An activist, El-Said Mohammed, said some 30 troops along with a tank defected to the rebels' side in Moadamiyeh on Sunday, which may have been the reason for Monday's shelling.

Mohammed spoke by Skype from the Damascus area. His information could not be verified.

Both the Observatory, which relies on a network of activists on the ground, and the LCC, reported at least 100 civilian deaths across the country, a heavy toll for a single day. Anti-regime activists say some 20,000 people have been killed since the revolt against Assad's rule began in March 2011.

The rights groups and activists said the latest assaults by tanks and warplanes caused two houses to collapse in Aleppo, Syria's largest city, killing at least 14 people. The buildings were in the Al-Sakhour and Qadi Askar neighbourhoods, said activist Mohammed Saeed, reached by Skype inside the city. The reports could not be independently confirmed.

Aleppo has been the scene of daily battles for several weeks now, with forces loyal to Assad trying to wrest control from the rebels without making much headway.

In the southern city of Daraa, birthplace of the uprising, intense fighting between government troops and rebels killed 16 people, including two children and two women, the activist groups said.

As it battles for survival against the rebels, the regime has increasingly resorted to the use of airstrikes, particularly in the north around Aleppo where rebels have seized large swathes of territory.

Fighter jets on Monday bombed the town of Tel Rifat, 30 kilometres north of Aleppo. The town serves as the headquarters of one of the largest rebel groupings.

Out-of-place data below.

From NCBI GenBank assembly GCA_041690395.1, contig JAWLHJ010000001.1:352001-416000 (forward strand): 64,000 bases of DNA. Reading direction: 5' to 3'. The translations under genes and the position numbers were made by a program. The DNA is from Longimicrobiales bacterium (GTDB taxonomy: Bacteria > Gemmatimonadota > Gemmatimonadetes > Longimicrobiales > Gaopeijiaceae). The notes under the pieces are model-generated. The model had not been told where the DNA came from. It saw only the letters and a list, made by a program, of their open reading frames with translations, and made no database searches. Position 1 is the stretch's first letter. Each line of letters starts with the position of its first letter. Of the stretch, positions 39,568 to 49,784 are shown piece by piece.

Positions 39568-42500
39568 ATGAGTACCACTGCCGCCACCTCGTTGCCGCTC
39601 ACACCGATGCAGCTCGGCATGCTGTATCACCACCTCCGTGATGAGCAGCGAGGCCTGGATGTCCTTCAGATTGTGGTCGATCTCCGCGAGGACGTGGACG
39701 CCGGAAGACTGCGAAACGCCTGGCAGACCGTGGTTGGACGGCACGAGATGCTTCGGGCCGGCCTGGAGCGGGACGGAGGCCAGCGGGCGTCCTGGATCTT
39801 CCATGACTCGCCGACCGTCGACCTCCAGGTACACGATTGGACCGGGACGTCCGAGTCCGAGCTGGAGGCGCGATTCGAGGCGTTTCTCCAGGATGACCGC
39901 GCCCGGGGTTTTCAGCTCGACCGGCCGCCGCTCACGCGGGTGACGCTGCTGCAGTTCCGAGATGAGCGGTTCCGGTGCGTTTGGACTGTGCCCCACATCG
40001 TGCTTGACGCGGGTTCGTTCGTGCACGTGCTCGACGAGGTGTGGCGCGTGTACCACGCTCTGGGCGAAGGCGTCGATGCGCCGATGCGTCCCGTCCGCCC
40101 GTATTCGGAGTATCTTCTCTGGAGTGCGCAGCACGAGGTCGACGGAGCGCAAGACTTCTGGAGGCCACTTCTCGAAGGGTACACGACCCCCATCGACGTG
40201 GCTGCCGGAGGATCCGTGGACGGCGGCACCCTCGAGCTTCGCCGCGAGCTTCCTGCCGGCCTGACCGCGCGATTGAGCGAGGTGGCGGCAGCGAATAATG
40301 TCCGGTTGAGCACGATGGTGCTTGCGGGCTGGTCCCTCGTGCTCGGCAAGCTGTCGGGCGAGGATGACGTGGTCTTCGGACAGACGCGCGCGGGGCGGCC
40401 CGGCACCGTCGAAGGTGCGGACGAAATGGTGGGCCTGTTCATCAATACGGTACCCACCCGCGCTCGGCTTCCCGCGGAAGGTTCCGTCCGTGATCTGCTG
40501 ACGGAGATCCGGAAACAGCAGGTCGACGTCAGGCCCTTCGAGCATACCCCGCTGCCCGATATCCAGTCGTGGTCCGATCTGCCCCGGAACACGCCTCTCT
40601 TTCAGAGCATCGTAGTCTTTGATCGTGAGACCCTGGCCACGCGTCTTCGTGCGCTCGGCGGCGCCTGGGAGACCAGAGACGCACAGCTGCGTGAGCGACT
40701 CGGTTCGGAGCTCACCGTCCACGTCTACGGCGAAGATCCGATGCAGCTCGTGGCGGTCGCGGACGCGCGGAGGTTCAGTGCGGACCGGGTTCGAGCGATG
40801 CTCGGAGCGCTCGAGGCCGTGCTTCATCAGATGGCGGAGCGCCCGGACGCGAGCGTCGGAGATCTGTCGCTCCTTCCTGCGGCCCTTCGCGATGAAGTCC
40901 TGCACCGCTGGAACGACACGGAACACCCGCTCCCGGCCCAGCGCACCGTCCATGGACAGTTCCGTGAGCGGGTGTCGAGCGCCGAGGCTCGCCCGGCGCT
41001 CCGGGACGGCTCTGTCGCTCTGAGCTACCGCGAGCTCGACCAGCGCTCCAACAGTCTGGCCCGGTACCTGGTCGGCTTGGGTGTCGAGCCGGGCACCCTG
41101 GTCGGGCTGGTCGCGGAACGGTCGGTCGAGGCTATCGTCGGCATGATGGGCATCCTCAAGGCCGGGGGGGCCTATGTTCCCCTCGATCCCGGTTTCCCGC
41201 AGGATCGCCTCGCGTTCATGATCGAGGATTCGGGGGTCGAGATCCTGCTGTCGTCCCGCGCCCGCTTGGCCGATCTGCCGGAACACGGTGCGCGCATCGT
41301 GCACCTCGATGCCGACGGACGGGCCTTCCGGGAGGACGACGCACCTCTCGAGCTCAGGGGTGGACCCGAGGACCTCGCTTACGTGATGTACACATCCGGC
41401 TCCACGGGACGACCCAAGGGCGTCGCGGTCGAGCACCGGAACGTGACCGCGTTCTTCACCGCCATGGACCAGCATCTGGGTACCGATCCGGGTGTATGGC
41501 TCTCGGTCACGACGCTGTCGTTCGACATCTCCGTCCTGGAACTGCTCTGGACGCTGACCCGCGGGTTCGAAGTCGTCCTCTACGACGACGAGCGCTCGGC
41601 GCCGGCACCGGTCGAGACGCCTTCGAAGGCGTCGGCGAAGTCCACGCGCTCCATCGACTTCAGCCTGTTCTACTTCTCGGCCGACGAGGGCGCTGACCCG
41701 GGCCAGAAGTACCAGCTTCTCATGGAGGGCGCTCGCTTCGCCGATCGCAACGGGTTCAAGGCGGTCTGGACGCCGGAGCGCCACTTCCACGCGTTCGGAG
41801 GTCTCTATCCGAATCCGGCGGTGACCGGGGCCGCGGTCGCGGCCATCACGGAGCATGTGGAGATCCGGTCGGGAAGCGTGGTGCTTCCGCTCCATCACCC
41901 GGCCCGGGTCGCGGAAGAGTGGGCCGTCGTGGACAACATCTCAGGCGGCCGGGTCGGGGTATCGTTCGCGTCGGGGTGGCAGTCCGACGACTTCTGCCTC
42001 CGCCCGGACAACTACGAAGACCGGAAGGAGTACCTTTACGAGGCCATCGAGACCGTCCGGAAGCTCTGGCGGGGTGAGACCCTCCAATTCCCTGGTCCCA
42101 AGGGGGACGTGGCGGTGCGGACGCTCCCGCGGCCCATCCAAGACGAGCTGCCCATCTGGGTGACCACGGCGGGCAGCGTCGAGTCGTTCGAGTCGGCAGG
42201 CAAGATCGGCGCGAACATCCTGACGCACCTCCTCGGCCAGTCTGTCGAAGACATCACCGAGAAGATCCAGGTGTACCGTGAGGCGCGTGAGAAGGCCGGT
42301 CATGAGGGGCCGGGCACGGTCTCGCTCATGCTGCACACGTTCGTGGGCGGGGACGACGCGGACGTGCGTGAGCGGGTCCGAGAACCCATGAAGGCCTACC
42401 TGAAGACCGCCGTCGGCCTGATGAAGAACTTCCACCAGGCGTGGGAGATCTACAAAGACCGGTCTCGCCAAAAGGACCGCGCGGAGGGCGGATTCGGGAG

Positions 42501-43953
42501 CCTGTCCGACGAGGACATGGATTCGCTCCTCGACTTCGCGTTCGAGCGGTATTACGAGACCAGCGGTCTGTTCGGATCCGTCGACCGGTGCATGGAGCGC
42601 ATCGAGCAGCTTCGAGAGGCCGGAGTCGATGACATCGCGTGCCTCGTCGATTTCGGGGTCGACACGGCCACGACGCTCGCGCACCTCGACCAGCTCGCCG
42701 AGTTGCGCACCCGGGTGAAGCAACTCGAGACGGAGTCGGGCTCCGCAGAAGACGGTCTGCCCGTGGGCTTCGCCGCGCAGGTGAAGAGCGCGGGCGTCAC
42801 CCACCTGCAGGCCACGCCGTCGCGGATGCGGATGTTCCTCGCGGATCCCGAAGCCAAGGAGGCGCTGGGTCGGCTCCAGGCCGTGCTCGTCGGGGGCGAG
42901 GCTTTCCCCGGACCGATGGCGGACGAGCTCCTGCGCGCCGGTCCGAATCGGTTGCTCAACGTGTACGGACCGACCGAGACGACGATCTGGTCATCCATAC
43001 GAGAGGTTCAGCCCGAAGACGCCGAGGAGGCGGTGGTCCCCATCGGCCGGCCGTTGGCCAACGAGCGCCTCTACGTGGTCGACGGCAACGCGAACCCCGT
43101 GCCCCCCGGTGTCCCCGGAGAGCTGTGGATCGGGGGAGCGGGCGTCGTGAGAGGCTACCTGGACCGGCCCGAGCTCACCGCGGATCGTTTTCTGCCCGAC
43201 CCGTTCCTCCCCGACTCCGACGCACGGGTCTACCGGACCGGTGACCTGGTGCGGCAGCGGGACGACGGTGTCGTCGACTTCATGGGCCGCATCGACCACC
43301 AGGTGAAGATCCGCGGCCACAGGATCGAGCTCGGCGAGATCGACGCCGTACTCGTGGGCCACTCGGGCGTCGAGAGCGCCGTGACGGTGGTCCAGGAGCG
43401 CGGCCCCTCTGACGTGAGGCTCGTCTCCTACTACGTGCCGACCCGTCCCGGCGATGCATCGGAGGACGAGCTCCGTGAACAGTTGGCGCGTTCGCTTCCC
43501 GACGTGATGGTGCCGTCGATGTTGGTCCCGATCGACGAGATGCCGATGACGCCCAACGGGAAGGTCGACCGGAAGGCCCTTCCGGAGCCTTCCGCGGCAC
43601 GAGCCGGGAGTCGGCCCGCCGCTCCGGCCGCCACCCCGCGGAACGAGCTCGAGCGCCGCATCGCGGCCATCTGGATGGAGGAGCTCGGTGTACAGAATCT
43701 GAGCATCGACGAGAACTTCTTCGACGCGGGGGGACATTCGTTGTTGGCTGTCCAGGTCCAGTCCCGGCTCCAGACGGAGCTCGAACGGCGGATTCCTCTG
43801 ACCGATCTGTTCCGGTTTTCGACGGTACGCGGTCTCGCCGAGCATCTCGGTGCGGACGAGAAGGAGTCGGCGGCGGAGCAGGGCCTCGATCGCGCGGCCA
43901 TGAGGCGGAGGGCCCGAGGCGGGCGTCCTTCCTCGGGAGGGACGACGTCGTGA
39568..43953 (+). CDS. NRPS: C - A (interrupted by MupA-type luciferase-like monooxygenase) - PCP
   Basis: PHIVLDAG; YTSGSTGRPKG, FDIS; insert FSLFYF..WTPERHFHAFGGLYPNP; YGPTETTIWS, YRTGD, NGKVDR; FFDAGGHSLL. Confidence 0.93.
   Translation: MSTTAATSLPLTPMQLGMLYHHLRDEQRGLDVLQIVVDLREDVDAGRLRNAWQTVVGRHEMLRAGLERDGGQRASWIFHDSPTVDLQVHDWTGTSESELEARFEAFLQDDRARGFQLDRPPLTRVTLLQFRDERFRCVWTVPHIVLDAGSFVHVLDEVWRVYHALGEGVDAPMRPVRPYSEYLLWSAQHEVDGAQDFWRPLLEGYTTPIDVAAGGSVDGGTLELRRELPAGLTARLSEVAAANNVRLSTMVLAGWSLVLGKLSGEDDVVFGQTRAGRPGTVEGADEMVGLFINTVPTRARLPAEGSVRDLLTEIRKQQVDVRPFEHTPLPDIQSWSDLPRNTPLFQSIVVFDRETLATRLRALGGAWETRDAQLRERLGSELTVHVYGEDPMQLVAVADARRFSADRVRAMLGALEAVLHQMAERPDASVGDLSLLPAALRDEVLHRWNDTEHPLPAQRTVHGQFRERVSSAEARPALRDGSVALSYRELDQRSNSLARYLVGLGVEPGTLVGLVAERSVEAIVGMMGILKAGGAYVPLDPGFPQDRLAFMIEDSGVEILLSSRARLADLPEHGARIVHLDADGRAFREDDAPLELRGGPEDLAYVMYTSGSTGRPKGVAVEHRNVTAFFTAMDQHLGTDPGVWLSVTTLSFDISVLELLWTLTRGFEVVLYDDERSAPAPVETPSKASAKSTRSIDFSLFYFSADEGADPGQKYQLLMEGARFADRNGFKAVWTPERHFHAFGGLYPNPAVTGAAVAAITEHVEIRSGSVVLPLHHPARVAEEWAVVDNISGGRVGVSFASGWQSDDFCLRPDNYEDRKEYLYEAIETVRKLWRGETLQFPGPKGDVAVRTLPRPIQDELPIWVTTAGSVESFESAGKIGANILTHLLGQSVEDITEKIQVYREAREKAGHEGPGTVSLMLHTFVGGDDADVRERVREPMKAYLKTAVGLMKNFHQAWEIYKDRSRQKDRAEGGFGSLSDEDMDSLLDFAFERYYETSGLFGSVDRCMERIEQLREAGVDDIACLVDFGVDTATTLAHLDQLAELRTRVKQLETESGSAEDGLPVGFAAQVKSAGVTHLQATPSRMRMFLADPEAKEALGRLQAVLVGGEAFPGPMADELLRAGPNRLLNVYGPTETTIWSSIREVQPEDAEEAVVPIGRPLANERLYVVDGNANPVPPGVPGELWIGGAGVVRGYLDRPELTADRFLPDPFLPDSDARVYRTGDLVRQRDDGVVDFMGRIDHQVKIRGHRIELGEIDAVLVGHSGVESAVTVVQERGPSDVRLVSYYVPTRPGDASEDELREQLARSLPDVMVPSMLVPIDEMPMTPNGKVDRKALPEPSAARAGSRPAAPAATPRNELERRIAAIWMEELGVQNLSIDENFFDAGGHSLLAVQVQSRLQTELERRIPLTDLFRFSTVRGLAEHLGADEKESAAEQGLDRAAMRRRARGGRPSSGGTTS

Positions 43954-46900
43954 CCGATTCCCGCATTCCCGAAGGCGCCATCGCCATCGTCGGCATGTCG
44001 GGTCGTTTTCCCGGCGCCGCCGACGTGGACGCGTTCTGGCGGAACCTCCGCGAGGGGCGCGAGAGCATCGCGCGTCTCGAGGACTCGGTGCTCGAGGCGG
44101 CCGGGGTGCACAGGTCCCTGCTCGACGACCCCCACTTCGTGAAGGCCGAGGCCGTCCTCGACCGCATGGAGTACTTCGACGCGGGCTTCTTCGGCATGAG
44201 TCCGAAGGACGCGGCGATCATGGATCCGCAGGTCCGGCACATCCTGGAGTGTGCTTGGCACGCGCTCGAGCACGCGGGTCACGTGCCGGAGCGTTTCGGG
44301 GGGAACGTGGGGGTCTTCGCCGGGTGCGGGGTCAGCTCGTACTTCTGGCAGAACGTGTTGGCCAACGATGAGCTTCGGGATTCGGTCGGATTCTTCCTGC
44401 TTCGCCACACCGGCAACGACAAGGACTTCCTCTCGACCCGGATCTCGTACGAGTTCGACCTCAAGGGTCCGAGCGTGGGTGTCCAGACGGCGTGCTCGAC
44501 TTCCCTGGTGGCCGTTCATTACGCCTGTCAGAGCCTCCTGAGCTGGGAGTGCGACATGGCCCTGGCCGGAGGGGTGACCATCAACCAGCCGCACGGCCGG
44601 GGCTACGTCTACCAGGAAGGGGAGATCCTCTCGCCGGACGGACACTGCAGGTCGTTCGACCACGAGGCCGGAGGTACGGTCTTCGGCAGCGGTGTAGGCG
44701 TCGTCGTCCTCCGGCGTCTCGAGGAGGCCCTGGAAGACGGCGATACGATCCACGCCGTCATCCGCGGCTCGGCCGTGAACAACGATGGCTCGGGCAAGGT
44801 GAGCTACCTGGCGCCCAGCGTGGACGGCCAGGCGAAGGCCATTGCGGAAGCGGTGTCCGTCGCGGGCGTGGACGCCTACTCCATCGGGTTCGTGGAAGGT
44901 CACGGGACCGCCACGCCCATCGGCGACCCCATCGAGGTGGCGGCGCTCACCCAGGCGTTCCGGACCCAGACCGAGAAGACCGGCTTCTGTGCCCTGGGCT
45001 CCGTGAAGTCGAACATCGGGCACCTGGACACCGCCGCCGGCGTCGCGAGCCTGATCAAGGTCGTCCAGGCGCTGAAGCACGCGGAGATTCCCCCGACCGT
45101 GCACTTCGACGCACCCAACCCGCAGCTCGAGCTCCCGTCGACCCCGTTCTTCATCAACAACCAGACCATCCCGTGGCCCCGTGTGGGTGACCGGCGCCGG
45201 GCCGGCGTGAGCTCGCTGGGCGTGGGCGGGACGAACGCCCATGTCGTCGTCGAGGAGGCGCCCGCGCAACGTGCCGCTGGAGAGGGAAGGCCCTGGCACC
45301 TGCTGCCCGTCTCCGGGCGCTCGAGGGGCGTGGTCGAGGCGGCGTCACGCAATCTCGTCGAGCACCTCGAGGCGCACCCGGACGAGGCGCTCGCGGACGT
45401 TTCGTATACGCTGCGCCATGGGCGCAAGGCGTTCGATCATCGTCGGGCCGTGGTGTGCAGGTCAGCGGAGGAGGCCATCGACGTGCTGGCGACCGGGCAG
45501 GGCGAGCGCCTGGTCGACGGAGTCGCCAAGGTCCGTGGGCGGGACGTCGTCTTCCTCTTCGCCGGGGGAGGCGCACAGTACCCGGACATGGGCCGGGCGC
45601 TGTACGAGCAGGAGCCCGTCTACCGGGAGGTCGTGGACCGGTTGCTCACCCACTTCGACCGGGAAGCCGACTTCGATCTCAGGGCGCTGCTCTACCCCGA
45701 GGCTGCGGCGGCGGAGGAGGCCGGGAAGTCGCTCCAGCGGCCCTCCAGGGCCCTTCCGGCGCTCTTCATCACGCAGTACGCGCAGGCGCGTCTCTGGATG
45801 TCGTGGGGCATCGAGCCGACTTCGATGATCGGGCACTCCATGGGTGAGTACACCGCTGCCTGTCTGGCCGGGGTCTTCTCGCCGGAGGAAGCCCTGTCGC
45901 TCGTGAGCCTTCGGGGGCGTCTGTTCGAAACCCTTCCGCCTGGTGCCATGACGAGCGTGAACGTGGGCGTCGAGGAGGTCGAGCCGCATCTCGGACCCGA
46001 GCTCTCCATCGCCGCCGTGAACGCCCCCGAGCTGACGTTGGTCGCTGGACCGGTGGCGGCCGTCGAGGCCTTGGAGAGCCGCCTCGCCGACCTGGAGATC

The bombing punched a crater six feet deep in the courtyard of a high school and vocational school for girls and levelled five nearby homes. An adjacent elementary and middle school for girls was also damaged, apparently by strafing from fighter jets.

No one was killed or injured in the airstrike, residents said, because the school and the homes were empty. Most of the town's 35,000 people have fled due to frequent airstrikes and shelling. The same spots were bombed on August 8.

Residents said they didn't know why the area was targeted. The Brigade of Unification, the largest rebel grouping fighting in Aleppo province which has its headquarters in the town, has never been directly targeted by government forces.

"They don't want there to be an educated society," said Hatem, who taught Islamic education at the school and came to inspect the damage. "They want people to be ignorant so they don't ask for their rights."

He said two others schools in town had been damaged in previous government strikes. He declined to give his full name for fear for retribution.

The UN's new envoy to Syria acknowledged on Sunday that he had no concrete ideas to end the conflict and that his mission would be difficult without a unified position by the UN Security Council.

"The problem is not what I can do differently, it is how others are going to behave differently," Lakhdar Brahimi told The Associated Press at his Paris home on Sunday.

"If they spoke in one voice and were clearly supportive of what I will be doing on their behalf, that is what I need," Brahimi said of what he seeks from the Security Council.

"Without a unified voice from the Security Council, I think it will be difficult," the former Algerian foreign minister added.

Brahimi was named Friday to replace former U.N. Secretary-General Kofi Annan as peace envoy to Syria. He served as a UN envoy in Afghanistan and Iraq and helped negotiate the end of Lebanon's civil war as an Arab League envoy.

He said Annan's mission failed "because the international community was not as supportive as he needed them to be."

Russia and China have used their veto power at the Security Council to block strong Western- and Arab-backed action against the regime of Syria's Assad.

A Syrian foreign ministry source quoted by the official SANA news agency warned Brahimi that, for his mission to succeed, he must persuade countries backing the rebels to stop their support for the "armed terrorist bands" - the regime's parlance for the rebels.

Syria often singles out Saudi Arabia, Qatar and Turkey as the rebels' main backers.